Greenhouses with roof and sidewall vents operate on the principle that heat is removed by a pressure difference created by wind and temperature gradients. Wind plays the major role. In a well designed greenhouse, a wind speed of 2-3 miles/hour provides 80% or more of the maximum possible ventilation. Wind passing over the roof creates a vacuum and sucks the heated air out the vent. If sidewall vents are open, cool replacement air enters and drops to the floor level. If the sidewall vents are closed, cool air enters the bottom of the roof vent and the heated are escapes from the top of the vent.
Buoyancy, the effect of warm, moist air rising, also aids ventilation. Heavy cool air near the floor becomes lighter as it is heated and rises towards the roof. On cool days the large temperature difference creates excellent air exchange. On hot days the temperature difference can be only 5 or 10 degrees and the buoyancy effect is almost nonexistent. The trend toward taller greenhouses has helped in because it allows the hot air to be above the plants. Horizontal air flow fans should be shut off to avoid destratifying the warm air.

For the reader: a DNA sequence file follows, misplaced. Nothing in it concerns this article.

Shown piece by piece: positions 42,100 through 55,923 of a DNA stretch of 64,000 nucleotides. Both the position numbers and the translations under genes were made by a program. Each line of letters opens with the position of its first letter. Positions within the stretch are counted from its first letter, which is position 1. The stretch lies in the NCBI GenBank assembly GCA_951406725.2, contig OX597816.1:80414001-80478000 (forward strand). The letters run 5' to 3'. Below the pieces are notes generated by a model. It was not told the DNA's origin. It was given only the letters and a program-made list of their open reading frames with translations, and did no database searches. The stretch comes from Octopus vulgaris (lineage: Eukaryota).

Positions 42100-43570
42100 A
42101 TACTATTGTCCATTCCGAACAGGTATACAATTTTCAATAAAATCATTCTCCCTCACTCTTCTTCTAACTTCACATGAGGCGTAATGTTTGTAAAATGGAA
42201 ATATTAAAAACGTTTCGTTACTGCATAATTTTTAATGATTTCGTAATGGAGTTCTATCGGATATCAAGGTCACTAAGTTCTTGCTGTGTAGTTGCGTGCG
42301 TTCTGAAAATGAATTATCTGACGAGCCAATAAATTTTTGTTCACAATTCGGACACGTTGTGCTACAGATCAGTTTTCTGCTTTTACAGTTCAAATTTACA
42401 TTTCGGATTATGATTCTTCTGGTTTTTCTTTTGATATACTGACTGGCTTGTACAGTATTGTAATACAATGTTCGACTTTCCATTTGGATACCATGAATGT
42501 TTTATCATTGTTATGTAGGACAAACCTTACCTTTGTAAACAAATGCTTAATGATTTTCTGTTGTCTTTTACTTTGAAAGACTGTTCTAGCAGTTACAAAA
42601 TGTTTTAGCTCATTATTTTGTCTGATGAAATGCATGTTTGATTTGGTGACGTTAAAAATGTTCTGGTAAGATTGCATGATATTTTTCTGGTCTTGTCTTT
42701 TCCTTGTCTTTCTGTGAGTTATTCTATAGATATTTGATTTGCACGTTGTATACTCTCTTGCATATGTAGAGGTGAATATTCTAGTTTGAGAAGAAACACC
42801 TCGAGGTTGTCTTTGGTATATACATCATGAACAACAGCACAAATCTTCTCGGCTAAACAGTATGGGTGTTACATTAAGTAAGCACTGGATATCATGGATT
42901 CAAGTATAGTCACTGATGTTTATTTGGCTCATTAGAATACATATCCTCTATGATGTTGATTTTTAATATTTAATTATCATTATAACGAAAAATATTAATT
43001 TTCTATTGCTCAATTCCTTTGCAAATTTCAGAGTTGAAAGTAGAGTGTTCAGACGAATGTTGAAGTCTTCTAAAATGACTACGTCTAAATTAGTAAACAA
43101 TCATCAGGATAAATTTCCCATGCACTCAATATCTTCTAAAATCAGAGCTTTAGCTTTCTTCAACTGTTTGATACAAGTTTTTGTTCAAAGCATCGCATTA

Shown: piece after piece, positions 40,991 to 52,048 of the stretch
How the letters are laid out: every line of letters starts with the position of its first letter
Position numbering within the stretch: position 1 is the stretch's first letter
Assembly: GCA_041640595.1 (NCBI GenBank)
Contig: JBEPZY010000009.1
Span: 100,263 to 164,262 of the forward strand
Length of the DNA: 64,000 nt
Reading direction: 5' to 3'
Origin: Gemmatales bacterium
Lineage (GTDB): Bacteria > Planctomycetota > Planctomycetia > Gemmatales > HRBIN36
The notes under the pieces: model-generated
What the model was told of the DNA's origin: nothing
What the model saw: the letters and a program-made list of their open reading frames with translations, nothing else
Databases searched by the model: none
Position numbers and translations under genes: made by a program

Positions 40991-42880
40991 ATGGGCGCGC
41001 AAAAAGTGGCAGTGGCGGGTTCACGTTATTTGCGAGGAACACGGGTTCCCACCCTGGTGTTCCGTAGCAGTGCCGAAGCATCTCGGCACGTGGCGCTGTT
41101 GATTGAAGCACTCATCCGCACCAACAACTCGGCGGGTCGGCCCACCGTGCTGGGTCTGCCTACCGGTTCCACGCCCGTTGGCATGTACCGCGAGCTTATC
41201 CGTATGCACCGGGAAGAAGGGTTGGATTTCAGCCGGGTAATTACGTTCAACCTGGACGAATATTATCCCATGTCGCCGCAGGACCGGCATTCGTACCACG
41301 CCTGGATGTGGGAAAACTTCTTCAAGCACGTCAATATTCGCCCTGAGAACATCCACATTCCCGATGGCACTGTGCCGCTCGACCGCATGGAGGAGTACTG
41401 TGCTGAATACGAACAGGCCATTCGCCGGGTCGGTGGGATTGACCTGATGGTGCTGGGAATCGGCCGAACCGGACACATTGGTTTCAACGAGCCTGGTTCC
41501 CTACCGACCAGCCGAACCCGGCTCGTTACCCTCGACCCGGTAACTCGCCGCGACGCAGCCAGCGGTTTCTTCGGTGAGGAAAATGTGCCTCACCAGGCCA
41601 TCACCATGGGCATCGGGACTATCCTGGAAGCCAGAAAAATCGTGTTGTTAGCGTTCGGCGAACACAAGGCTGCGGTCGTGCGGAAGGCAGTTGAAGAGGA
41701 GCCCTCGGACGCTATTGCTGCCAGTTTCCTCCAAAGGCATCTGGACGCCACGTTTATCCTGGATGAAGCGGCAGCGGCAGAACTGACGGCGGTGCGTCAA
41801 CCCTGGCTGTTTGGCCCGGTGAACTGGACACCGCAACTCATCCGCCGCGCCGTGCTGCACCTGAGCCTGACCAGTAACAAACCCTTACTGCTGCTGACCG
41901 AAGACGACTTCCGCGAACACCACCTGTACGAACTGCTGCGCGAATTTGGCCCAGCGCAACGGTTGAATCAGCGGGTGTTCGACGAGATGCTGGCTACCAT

Roof and side vents on conventional greenhouses need to be large enough to get good air movement. The American Society of Agricultural Engineers recommends that the combined sidewall vent area should equal the combined ridge vent area and each should be 15 to 20% of the floor area. The best orientation for the greenhouse is to have the normal summer wind direction blow over the ridge so that it creates a vacuum on the leeward ridge vent. For summer ventilation, the windward side vent opening should equal the leeward ridge vent opening.